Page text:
The report warns “Computational propaganda is one of the most powerful new tools against democracy.” Facebook in particular has attracted a great deal of criticism in recent months, due to the rise and promotion of fake news.

Mark Zuckerberg initially denied that false stories spread through the social network had an effect on the US Presidential election, but changed his stance soon after.

The University of Oxford report says social media sites need to redesign themselves in order to regain trust.

The role of Intelligence Services in the deployment of psy-ops

 

In 2015, Glenn Greenwauld published a series of documents from the Joint Threat Research Intelligence Group (JTRIG). He says that though its existence was secret until 2014, JTRIG quickly developed a distinctive profile in the public understanding, after documents from the National Security Agency (NSA) whistleblower Edward Snowden revealed that the unit had engaged in “dirty tricks” like deploying sexual “honey traps” designed to discredit targets, launching denial-of-service attacks to shut down internet chat rooms, pushing veiled propaganda onto social networks and generally warping discourse online.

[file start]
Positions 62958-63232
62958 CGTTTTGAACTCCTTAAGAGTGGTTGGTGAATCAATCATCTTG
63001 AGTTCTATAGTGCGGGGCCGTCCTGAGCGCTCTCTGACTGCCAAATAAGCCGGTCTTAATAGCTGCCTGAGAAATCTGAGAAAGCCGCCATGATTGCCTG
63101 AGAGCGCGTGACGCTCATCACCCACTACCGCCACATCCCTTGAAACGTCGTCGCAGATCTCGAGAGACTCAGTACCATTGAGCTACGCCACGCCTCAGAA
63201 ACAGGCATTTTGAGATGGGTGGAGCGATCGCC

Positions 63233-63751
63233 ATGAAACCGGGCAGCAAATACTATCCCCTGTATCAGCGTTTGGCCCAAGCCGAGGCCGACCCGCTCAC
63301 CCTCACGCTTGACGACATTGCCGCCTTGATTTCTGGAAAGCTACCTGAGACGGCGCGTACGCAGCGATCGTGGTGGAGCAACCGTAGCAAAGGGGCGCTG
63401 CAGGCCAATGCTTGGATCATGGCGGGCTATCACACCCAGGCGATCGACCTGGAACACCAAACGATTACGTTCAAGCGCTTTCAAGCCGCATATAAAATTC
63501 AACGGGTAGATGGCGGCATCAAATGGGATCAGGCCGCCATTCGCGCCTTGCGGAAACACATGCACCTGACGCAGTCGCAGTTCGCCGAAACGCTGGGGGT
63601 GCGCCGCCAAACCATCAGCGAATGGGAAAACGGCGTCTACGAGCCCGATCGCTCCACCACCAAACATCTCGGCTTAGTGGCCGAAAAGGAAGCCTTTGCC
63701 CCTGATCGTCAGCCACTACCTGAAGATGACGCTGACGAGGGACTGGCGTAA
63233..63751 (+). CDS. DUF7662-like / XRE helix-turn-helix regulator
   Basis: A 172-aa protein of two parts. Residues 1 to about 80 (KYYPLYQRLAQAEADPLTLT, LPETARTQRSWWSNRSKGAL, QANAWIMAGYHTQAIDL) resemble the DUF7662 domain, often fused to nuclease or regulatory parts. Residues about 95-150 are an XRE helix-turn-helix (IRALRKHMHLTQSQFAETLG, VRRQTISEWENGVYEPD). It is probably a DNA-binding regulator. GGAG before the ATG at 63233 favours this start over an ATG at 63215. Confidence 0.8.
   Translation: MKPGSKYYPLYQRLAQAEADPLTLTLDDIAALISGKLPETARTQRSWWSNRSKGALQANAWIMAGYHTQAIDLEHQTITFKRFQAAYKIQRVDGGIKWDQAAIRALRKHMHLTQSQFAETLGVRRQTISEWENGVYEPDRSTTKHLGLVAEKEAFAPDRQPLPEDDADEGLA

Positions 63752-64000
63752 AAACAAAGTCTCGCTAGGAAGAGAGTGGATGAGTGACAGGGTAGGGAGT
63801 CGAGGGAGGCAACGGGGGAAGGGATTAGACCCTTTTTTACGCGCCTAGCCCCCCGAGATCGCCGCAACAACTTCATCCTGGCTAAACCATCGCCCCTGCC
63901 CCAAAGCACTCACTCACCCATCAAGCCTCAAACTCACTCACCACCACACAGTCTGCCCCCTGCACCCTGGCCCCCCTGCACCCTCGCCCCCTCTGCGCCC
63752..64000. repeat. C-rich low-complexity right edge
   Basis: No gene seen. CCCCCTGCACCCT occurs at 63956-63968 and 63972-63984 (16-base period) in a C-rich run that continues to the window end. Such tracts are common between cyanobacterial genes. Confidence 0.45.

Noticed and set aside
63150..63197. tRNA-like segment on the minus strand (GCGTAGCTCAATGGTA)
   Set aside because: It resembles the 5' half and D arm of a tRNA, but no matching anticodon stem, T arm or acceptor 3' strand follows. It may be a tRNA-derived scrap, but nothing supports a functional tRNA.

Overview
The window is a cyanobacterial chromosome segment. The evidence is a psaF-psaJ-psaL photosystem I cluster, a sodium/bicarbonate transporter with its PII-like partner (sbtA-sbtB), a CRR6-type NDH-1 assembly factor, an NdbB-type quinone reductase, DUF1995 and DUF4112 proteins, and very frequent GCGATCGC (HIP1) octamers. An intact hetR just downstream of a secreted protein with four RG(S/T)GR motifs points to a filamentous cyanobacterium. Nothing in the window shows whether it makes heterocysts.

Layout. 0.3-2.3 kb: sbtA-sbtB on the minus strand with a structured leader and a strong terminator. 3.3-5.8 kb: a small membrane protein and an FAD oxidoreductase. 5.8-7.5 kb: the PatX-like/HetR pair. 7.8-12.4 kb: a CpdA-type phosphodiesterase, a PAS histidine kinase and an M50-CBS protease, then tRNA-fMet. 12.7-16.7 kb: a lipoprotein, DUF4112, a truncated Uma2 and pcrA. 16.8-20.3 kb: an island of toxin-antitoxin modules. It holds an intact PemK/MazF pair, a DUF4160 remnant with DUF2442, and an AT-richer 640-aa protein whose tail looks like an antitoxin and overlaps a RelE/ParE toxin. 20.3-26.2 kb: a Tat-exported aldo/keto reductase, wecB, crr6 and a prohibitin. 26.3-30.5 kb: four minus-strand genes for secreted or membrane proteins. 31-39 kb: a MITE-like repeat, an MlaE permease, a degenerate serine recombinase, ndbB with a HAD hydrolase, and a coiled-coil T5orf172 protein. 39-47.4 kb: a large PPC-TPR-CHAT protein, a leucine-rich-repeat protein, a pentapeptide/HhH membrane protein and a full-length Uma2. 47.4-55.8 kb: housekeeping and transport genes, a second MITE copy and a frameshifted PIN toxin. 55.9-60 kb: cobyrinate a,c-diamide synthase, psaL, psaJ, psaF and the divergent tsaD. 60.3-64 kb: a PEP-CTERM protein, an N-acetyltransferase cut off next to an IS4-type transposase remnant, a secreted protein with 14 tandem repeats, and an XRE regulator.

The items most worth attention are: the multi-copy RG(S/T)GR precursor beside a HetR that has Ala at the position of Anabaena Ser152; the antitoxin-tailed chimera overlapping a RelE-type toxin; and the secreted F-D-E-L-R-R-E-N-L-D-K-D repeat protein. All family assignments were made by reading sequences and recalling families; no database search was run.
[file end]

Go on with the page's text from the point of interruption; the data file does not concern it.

JTRIG’s tactics include seeding propaganda on social media, impersonating people online, and creating false blog posts to discredit targets.

A fascinating and must-read 42-page document from 2011 is particularly revealing, detailing JTRIG’s activities. It provides the most comprehensive and sweeping insight to date into the scope of this unit’s extreme methods. Entitled “Behavioral Science Support for JTRIG’s Effects and Online HUMINT [Human Intelligence] Operations,” it describes the types of targets on which the unit focuses, the psychological and behavioral research it commissions and exploits, and its future organizational aspirations.

The document is authored by a psychologist, Mandeep K. Dhami, a professor of  “Decision Psychology”. Dhami has provided advice on how JTRIG can improve its approach and attain “desired outcomes”, for example, by applying behavioural theories and research around persuasive communication, compliance, obedience, conformity, and the creation of trust and distrust.

Among other things, the document lays out tactics that the agency uses to manipulate public opinion, its scientific and psychological research into how human thinking and behaviour can be profiled and influenced, and the broad range of targets that are traditionally the province of law enforcement rather than intelligence agencies.